Even today, almost 63 years on, it is still that shade of green that brings back painful distressing images of that consulting room, making me physically sick.

I see the Cancer as a slow train chugging along its track through my body, stopping at stations before proceeding on its way. The original growth is much bigger. Another growth is now on my lymph gland. Only a scan will show exactly how far the Cancer has spread.

I'm on a high dosage of Morphine per day, together with the same cocktail of pills I've been on for years for other disabilities. Chronic Fatigue kicks in around midday, although there are days which I need to write off altogether, so exhausted I can't even raise my arms, or walk on jelly legs outside the door. I have the challenge of a new book written as a legacy for a Veteran who recently died, offering a challenge for the New Year. And my worldwide Family of Kindred Spirits remains in daily contact ... Veterans of RAF 100 Group and their families. I thank them all for giving so much, and for who they are, what they've done, the inspiration and strength they continue to offer me.

My gift for Christmas is that Jo, my daughter, will be sharing it with me. It fills my heart to overflowing with Love.

I'm battling finance, with Disability Living Allowance having been dissolved, applying for Personal Independence Payment which has taken its place. I had thought this to be an easy changeover. However, having been on the High Level for Mobility, given I have no transport, and it's impossible to walk at all without chronic pain; unexpectedly PIP has taken away completely any Mobility payment I was receiving, leaving me only with a level of Standard Care. I appealed the decision, but that went back to the person who originally visited me and wrote a Report in which there were glaring errors, despite having an Advocate with me. So I'm now waiting for it to be heard at a Tribunal. Meanwhile, getting anywhere is impossible, unless someone is kind enough to offer a lift. Attending appointments at the Hospice means paying out a hefty sum of money to a taxi driver.

I should say that it's a Postcode Lottery as to what is available in terms of help and support. I am a great believer in self-help groups. But where I live there is nothing, not even on a one-to-one basis where people make home visits. I wish there was a group where I could meet others with Cancer to talk and share. Yes, there are Forums online. Macmillan has an excellent one. But it isn't the same as seeing someone in person. And it's the lack of seeing and touching and sharing that makes this awful sense of Aloneness all the more difficult to bear. Sometimes, all it takes is a hug. Often, there's no need for words. Just knowing that someone listens, understands and cares can be valued.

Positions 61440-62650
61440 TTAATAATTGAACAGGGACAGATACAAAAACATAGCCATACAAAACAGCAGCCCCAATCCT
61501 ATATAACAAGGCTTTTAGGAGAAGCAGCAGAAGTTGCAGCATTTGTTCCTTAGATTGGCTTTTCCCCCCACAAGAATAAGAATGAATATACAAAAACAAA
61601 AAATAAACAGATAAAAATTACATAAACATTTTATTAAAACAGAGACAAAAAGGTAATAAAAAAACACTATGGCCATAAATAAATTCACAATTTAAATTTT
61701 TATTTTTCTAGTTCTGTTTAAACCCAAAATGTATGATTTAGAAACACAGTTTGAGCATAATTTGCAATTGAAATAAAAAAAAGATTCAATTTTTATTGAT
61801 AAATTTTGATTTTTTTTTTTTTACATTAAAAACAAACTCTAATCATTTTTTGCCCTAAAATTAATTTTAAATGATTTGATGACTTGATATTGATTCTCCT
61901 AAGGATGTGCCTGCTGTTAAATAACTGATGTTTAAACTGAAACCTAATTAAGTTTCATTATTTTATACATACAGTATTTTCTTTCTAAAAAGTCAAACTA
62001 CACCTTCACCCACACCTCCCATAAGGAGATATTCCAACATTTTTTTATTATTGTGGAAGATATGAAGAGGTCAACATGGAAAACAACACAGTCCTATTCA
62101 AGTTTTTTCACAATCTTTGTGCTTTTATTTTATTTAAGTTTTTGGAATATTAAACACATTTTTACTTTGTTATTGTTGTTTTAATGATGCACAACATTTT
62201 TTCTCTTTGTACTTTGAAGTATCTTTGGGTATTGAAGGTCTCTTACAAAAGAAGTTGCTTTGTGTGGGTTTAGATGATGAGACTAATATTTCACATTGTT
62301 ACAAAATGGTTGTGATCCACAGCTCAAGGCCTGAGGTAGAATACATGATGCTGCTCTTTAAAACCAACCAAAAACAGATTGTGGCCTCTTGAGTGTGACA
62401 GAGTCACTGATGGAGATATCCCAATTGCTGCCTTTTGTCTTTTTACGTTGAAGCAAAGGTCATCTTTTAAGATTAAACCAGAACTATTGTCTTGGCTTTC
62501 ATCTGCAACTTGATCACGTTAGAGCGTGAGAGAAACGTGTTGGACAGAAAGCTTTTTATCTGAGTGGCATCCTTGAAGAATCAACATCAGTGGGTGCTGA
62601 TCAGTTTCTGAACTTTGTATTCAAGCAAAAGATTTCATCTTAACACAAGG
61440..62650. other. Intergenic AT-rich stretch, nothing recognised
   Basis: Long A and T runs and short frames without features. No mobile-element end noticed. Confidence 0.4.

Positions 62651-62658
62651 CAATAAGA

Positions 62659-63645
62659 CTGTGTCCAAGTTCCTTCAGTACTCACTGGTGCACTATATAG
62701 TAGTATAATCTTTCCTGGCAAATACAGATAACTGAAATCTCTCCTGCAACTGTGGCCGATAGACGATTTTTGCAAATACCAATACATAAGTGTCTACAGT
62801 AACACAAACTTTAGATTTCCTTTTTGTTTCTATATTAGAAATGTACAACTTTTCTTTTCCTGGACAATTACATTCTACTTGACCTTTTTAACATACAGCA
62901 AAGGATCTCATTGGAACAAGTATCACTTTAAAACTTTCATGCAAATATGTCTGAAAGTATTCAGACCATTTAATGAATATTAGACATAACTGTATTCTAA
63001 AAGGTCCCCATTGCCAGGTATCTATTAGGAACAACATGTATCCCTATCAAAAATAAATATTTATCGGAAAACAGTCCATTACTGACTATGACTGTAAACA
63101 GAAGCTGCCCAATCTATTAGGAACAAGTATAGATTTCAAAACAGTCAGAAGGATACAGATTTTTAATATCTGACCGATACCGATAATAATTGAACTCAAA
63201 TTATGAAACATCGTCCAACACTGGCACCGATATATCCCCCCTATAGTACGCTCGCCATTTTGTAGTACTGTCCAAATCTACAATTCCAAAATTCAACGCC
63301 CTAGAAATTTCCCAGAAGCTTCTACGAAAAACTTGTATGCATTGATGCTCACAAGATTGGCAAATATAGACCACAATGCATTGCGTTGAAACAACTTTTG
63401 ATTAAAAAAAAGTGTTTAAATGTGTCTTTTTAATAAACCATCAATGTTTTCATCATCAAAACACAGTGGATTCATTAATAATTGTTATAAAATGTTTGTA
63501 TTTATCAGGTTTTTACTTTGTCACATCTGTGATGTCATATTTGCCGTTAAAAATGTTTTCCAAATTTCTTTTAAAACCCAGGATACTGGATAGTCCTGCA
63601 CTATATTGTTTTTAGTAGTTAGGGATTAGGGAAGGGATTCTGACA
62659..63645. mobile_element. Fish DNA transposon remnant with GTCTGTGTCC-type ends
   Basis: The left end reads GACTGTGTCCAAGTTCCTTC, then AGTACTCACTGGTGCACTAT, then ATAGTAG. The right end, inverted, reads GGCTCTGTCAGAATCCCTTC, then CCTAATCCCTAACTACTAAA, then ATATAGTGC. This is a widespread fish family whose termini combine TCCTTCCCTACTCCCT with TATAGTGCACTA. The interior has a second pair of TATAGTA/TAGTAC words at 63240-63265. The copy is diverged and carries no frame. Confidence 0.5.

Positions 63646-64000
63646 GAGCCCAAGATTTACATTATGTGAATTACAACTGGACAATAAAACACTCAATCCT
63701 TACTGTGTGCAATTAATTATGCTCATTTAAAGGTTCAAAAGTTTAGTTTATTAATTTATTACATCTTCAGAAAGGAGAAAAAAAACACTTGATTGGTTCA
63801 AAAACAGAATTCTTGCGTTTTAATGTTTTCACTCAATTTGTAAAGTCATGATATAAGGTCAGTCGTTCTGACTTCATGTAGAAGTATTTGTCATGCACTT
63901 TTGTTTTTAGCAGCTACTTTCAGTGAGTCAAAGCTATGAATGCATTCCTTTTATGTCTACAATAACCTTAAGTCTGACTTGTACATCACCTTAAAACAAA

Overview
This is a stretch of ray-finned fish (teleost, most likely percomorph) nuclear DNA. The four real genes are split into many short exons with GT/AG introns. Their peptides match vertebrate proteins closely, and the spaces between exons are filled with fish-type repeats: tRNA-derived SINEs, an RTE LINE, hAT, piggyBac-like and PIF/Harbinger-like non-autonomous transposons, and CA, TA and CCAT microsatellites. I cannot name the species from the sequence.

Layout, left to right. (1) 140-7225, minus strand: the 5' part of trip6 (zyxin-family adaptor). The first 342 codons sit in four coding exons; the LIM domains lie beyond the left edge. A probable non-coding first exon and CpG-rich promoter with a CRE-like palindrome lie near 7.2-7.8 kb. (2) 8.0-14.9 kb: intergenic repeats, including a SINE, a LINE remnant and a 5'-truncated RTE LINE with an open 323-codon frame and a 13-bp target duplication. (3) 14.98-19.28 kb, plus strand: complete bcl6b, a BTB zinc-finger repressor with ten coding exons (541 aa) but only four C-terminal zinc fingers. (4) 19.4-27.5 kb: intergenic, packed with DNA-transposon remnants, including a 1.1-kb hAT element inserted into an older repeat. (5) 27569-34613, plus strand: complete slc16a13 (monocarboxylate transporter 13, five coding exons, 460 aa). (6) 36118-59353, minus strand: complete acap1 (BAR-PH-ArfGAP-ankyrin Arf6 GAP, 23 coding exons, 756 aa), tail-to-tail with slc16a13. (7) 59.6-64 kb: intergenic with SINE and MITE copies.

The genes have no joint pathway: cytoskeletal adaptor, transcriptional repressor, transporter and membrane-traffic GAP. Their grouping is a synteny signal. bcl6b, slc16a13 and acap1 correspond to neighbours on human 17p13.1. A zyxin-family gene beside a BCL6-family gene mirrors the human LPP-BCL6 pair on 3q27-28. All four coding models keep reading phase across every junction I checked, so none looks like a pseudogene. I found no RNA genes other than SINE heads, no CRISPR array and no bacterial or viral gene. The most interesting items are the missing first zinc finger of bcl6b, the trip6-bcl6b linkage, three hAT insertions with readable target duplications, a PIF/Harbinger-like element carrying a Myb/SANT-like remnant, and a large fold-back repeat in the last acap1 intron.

Over these past two years, I have done more writing than ever before in my life. Words and emotion pour out of me, with a growing sense of urgency to be shared. It is draining, yet at the same time immensely rewarding, offering gifts of Healing and Peace. Without the ability to write, my life would be over. So I continue on, spending time at the Hospice when I can with the Counsellor and Specialist, knowing there will come a point when I've gone as far as I'm able, but happy I will have done ALL that I can for as long as possible, hoping to have made a positive difference to the lives of people around me in some small way. 

My heart goes out to people living with Cancer. Accept it as a Journey. Live in the moment. Small steps only. I've said it before, but it's worth saying again - out of every negative must come a positive. The greater the negative ... the more that positive must be.

Copyright: Janine Harrington